This posting is by Martha Haynes, thanks to the UAT at Siena College.
While most of the observing for ALFALFA is conducted remotely, it is a lot more impressive to do the observing from the Arecibo control room. For one thing, you can’t really appreciate just how big the Arecibo antenna is until you walk around and underneath it and take a trip up to the platform. Even at night, you can see the lights of the towers and the platform from the control room, and so you get a better sense of just how immense and complex the whole telescope system is. You also get to interact with the telescope operator, hear the sounds of the motors (and the coquis) and watch even more monitors. Fortunately, members of the Undergraduate ALFALFA team do get to travel to Arecibo to experience for themselves the awesome site of the “Big Dish in the Jungle”.
The ALFALFA observations on Nov 21-22, 2011 were conducted on site by 6 students and 2 faculty members from Siena College. The students were Laura Apicello and Amy McCann (junior physics majors), Alissa Earle and Thad Savery (junior Physics and Math majors) and Ian Gilchrest and Steve Atkinson (senior physics majors). The faculty were Rose Finn and Michele McColgan; it was Michele’s first trip to Arecibo too. The students were all enrolled in an observational astronomy class Physics 380 and had learned about and conducted remote observations for ALFALFA prior to travelling to Arecibo. They arrived in Puerto Rico on Sun Nov 20th. While at the Observatory, they stayed in the VSQ “family units” at the top of one of the hills on site. These units have three beds, one bathroom, a living room, and a kitchen.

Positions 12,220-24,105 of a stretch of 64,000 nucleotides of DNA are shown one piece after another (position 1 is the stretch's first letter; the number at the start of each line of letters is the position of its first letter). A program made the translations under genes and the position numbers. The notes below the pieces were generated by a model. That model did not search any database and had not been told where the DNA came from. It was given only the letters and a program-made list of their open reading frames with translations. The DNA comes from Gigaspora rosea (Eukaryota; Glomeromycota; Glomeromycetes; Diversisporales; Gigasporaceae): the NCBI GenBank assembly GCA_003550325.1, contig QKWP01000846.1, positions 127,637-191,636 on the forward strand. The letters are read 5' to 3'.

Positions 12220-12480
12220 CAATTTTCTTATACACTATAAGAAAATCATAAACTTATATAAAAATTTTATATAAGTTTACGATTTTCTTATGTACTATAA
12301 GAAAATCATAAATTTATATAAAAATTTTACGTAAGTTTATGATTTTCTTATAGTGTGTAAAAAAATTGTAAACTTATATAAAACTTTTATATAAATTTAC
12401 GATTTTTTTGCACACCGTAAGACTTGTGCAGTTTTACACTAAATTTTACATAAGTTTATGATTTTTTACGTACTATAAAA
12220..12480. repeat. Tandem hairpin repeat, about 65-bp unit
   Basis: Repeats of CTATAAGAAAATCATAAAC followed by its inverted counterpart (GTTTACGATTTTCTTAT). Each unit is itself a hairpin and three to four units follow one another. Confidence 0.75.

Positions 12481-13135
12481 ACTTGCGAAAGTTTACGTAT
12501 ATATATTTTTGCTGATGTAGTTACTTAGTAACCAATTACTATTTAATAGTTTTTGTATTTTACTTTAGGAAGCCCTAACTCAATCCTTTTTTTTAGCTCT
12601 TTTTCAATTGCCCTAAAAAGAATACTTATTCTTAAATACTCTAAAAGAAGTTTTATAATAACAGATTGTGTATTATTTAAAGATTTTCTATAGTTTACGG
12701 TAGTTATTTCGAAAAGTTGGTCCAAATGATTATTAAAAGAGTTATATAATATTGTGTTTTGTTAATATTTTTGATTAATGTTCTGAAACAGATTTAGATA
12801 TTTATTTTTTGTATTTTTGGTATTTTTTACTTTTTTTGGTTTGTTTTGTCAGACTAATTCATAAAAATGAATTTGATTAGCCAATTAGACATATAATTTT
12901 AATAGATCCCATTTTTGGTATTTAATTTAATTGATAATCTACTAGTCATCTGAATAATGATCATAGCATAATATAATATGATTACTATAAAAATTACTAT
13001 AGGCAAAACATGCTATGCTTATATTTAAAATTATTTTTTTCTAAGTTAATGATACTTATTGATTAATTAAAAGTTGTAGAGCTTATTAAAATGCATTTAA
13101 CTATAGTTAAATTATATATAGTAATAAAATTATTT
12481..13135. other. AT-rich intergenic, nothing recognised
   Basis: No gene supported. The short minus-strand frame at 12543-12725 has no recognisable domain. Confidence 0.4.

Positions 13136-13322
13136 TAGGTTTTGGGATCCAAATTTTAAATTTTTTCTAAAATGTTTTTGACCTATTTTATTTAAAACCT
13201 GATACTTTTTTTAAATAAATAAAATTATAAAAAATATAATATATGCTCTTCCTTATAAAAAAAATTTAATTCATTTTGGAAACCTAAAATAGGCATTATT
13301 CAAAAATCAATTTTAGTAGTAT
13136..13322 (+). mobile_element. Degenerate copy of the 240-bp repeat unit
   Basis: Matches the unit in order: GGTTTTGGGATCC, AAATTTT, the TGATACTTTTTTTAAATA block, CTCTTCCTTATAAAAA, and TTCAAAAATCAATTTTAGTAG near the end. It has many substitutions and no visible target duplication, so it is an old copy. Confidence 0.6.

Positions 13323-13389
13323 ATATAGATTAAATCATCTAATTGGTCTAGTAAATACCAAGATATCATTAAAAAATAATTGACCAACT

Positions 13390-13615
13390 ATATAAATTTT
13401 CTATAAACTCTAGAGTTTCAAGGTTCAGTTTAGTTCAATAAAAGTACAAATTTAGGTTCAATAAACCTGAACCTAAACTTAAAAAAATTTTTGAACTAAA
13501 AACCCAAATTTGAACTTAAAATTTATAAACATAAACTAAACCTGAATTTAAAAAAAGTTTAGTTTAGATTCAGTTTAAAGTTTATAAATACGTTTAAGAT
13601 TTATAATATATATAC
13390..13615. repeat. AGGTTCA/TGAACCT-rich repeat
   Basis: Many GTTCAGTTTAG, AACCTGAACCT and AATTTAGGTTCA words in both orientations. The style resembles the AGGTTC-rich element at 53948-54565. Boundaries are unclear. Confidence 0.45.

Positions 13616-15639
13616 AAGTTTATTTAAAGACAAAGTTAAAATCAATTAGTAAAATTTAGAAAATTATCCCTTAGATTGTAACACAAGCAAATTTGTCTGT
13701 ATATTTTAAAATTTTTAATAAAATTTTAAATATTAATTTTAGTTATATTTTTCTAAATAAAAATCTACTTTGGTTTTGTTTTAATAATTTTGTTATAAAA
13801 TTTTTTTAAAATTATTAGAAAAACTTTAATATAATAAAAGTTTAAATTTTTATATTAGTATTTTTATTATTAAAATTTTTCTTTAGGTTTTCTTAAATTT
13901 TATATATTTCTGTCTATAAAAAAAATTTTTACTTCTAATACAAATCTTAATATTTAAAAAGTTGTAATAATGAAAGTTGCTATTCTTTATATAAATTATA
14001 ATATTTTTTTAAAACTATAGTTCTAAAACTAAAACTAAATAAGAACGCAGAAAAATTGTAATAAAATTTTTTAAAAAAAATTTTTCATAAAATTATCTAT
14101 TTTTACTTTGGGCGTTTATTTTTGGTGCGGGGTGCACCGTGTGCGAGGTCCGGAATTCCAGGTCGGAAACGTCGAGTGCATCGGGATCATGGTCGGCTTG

The students were asked to comment on some of their impressions, and here are some of their answers:
What were you first impressions when you arrived in Puerto Rico?
- Laura writes “The weather in Puerto Rico was the first thing I experienced when I arrived. It was very hot and humid as we came out of the airport. On our car ride to the Observatory, we drove through some of the more populated area and were soon traveling through the more rural areas. There were a lot of hills and valleys that we passed through and a lot of animals.”
- Thad writes “The landscape is what I first noticed. The country is filled with hills throughout, rather than being relatively flat with an occasional mountain here and there. Also, for being a territory of the United States it is extremely different from any place I have been in the U.S. from the structure of the homes, to the way streets are organized.”
- Alissa writes “This is my second time coming down to Arecibo (I was here for the UAT workshop in January). The major differences this time are that we are staying up in the family units this time, a part of the observatory I didn’t get a chance to explore during my last visit, and we have had more down time to wonder around the observatory and visit the city of Arecibo.”
What are your impressions of the Arecibo telescope?